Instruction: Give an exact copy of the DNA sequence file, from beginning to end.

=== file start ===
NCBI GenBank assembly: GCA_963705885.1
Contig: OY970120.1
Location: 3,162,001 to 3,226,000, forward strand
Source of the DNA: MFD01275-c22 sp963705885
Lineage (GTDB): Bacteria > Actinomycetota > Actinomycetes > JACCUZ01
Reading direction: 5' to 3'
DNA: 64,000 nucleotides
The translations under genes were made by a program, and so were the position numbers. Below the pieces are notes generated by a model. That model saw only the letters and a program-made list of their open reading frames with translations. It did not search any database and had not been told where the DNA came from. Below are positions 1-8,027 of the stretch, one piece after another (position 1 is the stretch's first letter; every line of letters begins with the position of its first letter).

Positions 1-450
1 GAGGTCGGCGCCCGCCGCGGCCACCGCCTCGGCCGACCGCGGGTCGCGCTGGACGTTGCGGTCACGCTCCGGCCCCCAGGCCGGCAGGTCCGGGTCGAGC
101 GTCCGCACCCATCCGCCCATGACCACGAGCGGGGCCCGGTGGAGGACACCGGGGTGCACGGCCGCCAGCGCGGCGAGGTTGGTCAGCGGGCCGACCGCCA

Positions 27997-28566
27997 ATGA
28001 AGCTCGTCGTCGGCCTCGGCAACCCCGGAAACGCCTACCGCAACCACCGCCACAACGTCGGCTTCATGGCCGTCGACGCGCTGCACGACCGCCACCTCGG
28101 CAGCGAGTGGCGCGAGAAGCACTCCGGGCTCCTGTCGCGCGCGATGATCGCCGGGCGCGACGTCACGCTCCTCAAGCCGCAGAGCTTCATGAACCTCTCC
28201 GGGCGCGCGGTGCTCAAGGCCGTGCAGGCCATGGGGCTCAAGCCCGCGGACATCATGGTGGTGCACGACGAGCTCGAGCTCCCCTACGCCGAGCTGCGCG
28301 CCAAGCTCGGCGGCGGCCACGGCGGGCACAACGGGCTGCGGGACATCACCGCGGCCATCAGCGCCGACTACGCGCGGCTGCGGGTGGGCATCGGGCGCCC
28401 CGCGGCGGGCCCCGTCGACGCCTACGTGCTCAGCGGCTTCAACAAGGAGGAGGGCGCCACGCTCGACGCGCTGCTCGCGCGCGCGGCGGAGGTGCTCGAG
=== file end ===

NCBI GenBank assembly: GCA_963705885.1
Contig: OY970120.1
Location: 3,162,001 to 3,226,000, forward strand
Source of the DNA: MFD01275-c22 sp963705885
Lineage (GTDB): Bacteria > Actinomycetota > Actinomycetes > JACCUZ01
Reading direction: 5' to 3'
DNA: 64,000 nucleotides
The translations under genes were made by a program, and so were the position numbers. Below the pieces are notes generated by a model. That model saw only the letters and a program-made list of their open reading frames with translations. It did not search any database and had not been told where the DNA came from. Below are positions 1-8,027 of the stretch, one piece after another (position 1 is the stretch's first letter; every line of letters begins with the position of its first letter).

Positions 1-450
1 GAGGTCGGCGCCCGCCGCGGCCACCGCCTCGGCCGACCGCGGGTCGCGCTGGACGTTGCGGTCACGCTCCGGCCCCCAGGCCGGCAGGTCCGGGTCGAGC
101 GTCCGCACCCATCCGCCCATGACCACGAGCGGGGCCCGGTGGAGGACACCGGGGTGCACGGCCGCCAGCGCGGCGAGGTTGGTCAGCGGGCCGACCGCCA

Positions 27997-28566
27997 ATGA
28001 AGCTCGTCGTCGGCCTCGGCAACCCCGGAAACGCCTACCGCAACCACCGCCACAACGTCGGCTTCATGGCCGTCGACGCGCTGCACGACCGCCACCTCGG
28101 CAGCGAGTGGCGCGAGAAGCACTCCGGGCTCCTGTCGCGCGCGATGATCGCCGGGCGCGACGTCACGCTCCTCAAGCCGCAGAGCTTCATGAACCTCTCC
28201 GGGCGCGCGGTGCTCAAGGCCGTGCAGGCCATGGGGCTCAAGCCCGCGGACATCATGGTGGTGCACGACGAGCTCGAGCTCCCCTACGCCGAGCTGCGCG
28301 CCAAGCTCGGCGGCGGCCACGGCGGGCACAACGGGCTGCGGGACATCACCGCGGCCATCAGCGCCGACTACGCGCGGCTGCGGGTGGGCATCGGGCGCCC
28401 CGCGGCGGGCCCCGTCGACGCCTACGTGCTCAGCGGCTTCAACAAGGAGGAGGGCGCCACGCTCGACGCGCTGCTCGCGCGCGCGGCGGAGGTGCTCGAG